Military readiness is a national priority for Americans, whether they are in the military or not.
The military, however, must remember what its readiness protects - normal civilian life, including the exercise of rights and freedom.
And civilians should not forget that readiness requires some sacrifice, whether in paying taxes, having a family member in uniform, or enduring a military base nearby.
In one controversial case - US Navy training on Vieques, a small island that's part of Puerto Rico - the need for readiness and the call for sacrifice are out of balance and need fixing.
The Navy has used an unpopulated section of the island as a bombing and gunnery range since 1941. But the service's coexistence with the island's 9,400 civilians has been strained for a number of years. The death of a civilian guard at the naval post two years ago from an inaccurately dropped live bomb catalyzed the opposition.
A deal reached after that incident between Washington and Puerto Rico allowed the Navy to use inert bombs and shells, pending a plebiscite in which Vieques residents can decide whether they want the Navy to leave. If they vote against the Navy, the actual departure would take place in 2003. The vote is set for November.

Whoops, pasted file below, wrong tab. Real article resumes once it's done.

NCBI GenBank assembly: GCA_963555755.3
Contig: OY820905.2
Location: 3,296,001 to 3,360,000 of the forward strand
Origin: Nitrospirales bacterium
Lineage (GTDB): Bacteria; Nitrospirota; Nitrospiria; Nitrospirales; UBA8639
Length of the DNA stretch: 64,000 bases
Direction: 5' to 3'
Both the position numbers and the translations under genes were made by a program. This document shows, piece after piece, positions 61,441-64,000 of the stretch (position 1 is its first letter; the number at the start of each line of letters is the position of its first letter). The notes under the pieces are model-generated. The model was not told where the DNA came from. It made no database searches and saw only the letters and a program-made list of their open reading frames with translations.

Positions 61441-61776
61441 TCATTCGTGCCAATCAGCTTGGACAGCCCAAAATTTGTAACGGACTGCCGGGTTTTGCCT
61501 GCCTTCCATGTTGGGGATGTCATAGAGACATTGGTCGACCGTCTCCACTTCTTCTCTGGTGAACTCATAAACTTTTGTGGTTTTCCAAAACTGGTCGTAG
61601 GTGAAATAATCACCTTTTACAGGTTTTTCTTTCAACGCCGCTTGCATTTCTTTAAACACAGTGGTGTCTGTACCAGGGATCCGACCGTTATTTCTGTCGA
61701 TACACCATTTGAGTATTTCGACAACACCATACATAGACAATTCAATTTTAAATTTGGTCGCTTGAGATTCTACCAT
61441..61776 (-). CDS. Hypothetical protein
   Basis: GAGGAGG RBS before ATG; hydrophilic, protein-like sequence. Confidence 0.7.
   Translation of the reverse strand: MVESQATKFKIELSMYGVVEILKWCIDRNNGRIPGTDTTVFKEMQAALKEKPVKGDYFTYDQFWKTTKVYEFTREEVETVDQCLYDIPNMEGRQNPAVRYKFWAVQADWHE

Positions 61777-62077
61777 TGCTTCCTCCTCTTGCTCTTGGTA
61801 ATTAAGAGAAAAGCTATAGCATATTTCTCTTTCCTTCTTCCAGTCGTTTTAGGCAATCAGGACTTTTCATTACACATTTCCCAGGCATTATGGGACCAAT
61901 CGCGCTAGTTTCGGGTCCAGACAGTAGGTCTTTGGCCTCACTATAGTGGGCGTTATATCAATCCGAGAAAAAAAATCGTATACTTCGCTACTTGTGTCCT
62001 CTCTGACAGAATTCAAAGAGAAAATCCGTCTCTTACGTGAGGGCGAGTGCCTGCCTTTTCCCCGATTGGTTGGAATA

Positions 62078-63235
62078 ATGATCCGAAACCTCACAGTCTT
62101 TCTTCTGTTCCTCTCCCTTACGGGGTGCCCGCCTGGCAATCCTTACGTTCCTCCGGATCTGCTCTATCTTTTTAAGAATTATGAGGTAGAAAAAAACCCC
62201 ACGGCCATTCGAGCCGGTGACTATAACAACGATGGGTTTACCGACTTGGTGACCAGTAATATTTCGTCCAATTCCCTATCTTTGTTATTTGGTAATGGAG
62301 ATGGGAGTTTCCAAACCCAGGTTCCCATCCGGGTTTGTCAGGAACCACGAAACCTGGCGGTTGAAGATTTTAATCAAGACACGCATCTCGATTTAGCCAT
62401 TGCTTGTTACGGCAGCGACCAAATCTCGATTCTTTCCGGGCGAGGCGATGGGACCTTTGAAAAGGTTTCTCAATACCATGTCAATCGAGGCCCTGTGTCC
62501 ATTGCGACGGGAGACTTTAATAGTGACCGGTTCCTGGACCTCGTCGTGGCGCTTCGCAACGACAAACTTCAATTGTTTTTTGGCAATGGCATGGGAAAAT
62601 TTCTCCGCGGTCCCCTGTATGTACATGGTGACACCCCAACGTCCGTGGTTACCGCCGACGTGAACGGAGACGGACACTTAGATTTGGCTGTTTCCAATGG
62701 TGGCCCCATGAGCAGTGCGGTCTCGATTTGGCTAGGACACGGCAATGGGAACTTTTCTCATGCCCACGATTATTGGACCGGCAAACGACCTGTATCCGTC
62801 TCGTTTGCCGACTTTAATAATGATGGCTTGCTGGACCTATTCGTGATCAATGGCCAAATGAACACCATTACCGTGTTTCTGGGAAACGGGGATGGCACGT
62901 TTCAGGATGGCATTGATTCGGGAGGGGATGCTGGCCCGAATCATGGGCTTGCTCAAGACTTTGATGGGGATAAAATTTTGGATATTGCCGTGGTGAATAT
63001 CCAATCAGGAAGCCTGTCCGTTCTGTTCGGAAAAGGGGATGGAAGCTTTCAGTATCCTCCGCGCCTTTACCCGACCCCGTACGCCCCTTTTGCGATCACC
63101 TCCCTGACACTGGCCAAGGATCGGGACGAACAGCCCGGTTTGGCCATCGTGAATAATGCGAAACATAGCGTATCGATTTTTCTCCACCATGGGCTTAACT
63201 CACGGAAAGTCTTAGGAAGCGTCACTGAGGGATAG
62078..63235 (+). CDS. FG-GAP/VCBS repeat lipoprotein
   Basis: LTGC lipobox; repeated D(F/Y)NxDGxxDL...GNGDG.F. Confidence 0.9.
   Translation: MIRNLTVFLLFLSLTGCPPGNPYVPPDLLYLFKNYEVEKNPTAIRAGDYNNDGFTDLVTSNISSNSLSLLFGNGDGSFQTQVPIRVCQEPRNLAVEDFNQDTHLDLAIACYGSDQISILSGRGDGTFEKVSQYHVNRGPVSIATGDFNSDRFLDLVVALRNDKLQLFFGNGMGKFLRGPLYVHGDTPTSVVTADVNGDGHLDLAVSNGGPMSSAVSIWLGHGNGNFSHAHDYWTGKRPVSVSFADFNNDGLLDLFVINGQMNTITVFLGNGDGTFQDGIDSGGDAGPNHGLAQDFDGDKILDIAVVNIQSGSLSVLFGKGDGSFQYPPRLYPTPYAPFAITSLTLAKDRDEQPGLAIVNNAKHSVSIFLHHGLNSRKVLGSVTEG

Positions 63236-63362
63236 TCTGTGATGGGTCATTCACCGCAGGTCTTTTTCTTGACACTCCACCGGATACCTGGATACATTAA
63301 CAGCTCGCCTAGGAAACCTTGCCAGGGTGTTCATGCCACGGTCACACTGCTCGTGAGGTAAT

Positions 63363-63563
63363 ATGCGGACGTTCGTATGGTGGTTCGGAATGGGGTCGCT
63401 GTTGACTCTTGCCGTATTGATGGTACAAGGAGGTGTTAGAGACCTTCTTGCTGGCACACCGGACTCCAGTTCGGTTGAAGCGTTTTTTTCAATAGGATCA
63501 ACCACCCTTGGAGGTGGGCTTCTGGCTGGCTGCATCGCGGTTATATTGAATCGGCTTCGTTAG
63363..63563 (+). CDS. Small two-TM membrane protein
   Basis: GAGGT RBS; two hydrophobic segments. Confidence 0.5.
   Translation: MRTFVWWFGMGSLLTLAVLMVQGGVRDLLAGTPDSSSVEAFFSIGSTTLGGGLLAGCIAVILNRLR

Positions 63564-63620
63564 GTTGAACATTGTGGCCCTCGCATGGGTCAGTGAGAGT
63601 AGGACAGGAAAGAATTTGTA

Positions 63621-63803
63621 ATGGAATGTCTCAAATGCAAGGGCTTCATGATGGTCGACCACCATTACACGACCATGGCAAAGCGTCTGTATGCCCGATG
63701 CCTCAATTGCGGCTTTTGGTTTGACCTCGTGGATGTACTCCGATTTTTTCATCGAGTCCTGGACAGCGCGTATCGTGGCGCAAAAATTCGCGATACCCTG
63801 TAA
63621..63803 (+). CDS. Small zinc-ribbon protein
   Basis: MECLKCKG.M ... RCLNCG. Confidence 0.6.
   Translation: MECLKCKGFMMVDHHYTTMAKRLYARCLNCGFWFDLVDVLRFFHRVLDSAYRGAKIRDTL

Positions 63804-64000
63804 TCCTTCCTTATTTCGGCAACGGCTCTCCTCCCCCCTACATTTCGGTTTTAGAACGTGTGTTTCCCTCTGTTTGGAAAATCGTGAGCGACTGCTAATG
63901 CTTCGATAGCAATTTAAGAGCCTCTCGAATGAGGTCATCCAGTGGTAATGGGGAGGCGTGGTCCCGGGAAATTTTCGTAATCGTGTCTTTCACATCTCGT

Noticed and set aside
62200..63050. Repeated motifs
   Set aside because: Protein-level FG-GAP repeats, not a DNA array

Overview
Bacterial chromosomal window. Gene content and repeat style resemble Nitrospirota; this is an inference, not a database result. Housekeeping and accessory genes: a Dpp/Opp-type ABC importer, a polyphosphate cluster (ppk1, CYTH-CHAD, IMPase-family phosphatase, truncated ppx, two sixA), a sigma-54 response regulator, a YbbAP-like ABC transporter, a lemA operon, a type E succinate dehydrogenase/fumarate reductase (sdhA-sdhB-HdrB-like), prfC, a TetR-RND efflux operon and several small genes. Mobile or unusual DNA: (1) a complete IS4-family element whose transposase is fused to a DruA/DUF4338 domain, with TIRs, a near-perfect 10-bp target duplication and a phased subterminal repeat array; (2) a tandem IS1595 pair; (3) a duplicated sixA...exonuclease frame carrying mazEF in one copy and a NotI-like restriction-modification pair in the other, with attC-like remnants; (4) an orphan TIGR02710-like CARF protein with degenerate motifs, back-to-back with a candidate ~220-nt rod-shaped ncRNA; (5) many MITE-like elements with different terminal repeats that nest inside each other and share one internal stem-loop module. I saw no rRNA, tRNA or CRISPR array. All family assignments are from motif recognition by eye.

But a new administration in San Juan, led by Gov. Sila Calderon, wants that schedule accelerated. She argues that new medical studies indicate the island's people have suffered physically from the proximity of exploding ordinance. The Navy doubts this, and scientific analysis of the health effects is still ongoing.
But whatever the outcome of that analysis, the Navy can't ignore growing public opposition in Puerto Rico to its continued use of Vieques for target practice. Its best course is to start phasing out the bombing now and seek out other sites for its readiness exercises. It's true that Vieques has been a particularly useful site, allowing air, land, or sea operations. But the wishes of the island's people should be respected.
Most Vieques Islanders will probably vote against the Navy this fall. Washington and the Navy should anticipate that and prepare to depart without rancor.
(c) Copyright 2001. The Christian Science Monitor